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  1. I've been diagnosed with a hereditary disorder of connective tissue, similar to EDS. I've also had very minor issues with dysautonomia in the past but nothing major. My heart rate was often times very fast but it was never an issue. My genetic disorder affects my cervical spine since I don't have proper support in holding it together. I'm also structurally unbalanced & it's a combination of documented structural weaknesses with weak collagen playing a significant role. The perfect storm. I also have dental manifestations ie retrognathic jaw & collapsing dental arches. So, when I have
  2. I discovered something unusual today. Over the years I've had minor bouts of fatigue that would come on suddenly or would feel like the flu. Well, I actually slept better than usual last night & felt more rested upon awakening. I made breakfast, still feeling relatively good, sat down to make some phone calls thinking I would get a lot accomplished today. FIrst call was to my insurance company & after navigating the "robot prompts" I reached a live person. The call got a bit complicated with technical details & the rep & I had a difficult time understanding each other. Within
  3. Is 2-3 nights enough time to see if a beta blocker is working? If it results in impaired sleep in this short time frame can one assume that it's just not the correct med? Sleep is significantly worse with the BB.
  4. Artluvr09, Sorry to hear about your nightmares. I also have vivid dreams & I believe it's because I rarely get into REM. Thanks for your input.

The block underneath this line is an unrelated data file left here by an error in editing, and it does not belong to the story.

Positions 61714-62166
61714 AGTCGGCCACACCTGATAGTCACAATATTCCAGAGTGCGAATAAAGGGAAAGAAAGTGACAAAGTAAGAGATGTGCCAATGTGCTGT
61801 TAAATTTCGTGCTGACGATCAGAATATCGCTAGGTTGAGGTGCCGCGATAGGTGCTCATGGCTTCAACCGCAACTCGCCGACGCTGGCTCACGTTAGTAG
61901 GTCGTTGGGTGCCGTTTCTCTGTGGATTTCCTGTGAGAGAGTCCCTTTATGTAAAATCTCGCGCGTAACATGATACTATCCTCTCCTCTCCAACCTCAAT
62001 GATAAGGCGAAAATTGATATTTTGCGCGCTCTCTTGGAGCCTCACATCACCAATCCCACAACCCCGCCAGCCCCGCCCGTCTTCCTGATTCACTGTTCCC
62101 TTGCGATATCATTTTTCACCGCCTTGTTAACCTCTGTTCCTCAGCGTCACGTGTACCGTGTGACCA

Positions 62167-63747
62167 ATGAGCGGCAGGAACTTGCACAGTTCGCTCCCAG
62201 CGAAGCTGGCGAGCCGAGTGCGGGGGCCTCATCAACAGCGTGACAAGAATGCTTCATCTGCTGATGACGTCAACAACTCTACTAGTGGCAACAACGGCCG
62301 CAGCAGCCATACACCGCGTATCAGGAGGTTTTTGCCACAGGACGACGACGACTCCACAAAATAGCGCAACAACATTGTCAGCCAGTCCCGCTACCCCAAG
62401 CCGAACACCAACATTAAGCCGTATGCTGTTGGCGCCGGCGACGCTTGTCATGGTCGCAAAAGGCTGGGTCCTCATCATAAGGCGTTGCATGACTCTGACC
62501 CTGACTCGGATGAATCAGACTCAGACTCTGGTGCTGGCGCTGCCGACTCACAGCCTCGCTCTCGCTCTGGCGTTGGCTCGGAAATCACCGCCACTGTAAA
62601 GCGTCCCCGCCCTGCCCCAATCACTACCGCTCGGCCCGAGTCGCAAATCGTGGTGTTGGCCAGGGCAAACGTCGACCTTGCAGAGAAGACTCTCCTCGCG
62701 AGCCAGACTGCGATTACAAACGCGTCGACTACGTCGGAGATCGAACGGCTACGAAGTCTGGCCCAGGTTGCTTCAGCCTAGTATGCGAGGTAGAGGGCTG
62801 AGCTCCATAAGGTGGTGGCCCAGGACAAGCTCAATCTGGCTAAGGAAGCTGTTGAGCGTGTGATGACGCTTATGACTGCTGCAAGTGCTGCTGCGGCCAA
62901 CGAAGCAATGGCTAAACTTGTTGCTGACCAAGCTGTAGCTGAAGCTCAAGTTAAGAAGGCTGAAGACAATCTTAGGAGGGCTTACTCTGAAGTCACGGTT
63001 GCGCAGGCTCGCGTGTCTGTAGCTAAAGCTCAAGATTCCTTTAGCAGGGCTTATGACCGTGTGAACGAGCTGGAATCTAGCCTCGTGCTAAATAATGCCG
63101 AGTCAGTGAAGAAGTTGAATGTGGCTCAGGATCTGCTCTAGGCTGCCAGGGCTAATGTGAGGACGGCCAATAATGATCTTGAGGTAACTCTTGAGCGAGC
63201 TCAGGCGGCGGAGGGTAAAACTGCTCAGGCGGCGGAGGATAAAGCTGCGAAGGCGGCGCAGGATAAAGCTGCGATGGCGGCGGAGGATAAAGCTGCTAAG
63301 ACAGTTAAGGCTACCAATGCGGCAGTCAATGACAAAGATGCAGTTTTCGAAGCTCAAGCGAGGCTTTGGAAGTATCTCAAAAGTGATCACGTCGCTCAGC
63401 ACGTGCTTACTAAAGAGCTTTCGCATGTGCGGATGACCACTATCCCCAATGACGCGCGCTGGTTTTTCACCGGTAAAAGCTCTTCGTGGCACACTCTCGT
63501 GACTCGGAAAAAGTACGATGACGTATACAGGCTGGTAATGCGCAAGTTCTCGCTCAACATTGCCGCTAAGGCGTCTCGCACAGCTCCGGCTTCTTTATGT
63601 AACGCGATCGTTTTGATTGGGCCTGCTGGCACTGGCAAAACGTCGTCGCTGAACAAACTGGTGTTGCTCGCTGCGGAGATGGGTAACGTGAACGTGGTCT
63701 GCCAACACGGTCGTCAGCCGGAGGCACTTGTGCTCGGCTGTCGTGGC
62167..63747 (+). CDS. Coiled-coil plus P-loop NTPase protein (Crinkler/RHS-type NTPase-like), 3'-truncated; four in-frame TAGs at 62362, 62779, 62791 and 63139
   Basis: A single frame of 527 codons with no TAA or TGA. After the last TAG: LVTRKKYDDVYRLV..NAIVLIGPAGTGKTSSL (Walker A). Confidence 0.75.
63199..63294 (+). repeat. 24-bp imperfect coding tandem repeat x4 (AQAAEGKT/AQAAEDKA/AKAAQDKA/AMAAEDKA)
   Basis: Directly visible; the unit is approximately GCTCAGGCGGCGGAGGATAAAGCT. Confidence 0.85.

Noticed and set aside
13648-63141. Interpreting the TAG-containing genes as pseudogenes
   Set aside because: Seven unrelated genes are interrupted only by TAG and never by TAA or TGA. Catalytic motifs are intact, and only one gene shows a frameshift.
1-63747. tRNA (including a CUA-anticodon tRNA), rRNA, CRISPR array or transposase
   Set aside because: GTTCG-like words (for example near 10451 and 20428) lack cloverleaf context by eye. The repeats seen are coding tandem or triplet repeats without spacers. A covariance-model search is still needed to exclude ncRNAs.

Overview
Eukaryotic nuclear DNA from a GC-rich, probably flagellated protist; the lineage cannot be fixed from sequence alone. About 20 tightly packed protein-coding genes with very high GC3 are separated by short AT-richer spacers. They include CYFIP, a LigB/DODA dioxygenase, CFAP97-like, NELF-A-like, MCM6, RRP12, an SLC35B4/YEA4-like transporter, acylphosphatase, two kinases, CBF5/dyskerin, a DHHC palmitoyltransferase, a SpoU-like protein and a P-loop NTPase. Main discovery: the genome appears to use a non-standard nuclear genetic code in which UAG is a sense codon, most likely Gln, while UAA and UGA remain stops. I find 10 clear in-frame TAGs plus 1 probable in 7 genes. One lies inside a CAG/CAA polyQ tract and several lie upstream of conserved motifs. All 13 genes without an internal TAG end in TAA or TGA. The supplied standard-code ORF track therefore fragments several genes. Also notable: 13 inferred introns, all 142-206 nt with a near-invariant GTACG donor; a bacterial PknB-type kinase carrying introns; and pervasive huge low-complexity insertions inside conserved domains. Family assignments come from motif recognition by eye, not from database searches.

5. Thank you for your answers. I dont know the level of spikes but they were very frequent per my sleep study. A Holter monitor registered very little. I begin the beta 1/2 recommended dose & I take it at night as directed. Yogini, you bring up a good point. Beta blockers may just be wrong for me. I've recently noticed that sleep is almost impossible if I'm out & about during the day so daytime activity definitely has an influence. If I spend a few days at home my sleep is much better. Does this resonate with anyone? Perhaps, it could be the overstimulation of being out. ??? Tryi
  6. TammyKay, Thank you for your response. It made more sense reading your post. (often times I need a visual) I've had issues my entire life also but was totally unaware. I slept well, though, until my neck injury. Or, so I thought. Now the surges. The combined stresses really do add up whether they be physical, emotional or a combination thereof. I've had too many times when I didn't have a choice but to push myself. I guess now it's time to slow down a bit, relax & get well. :-) story
  7. TammyKay, Was thinking. How long has it been since you've been unable to sleep? Is this just the beginning of your treatment plan? My issues have been going on for several years but I remained undiagnosed so nothing was really being done. I had my first sleep study done several years ago but it was read as normal when it wasn't. The 2nd study is recent so I've just begun the beta blockers. I was wondering where you were in your journey. Mine has obviously taken me the long way around town. story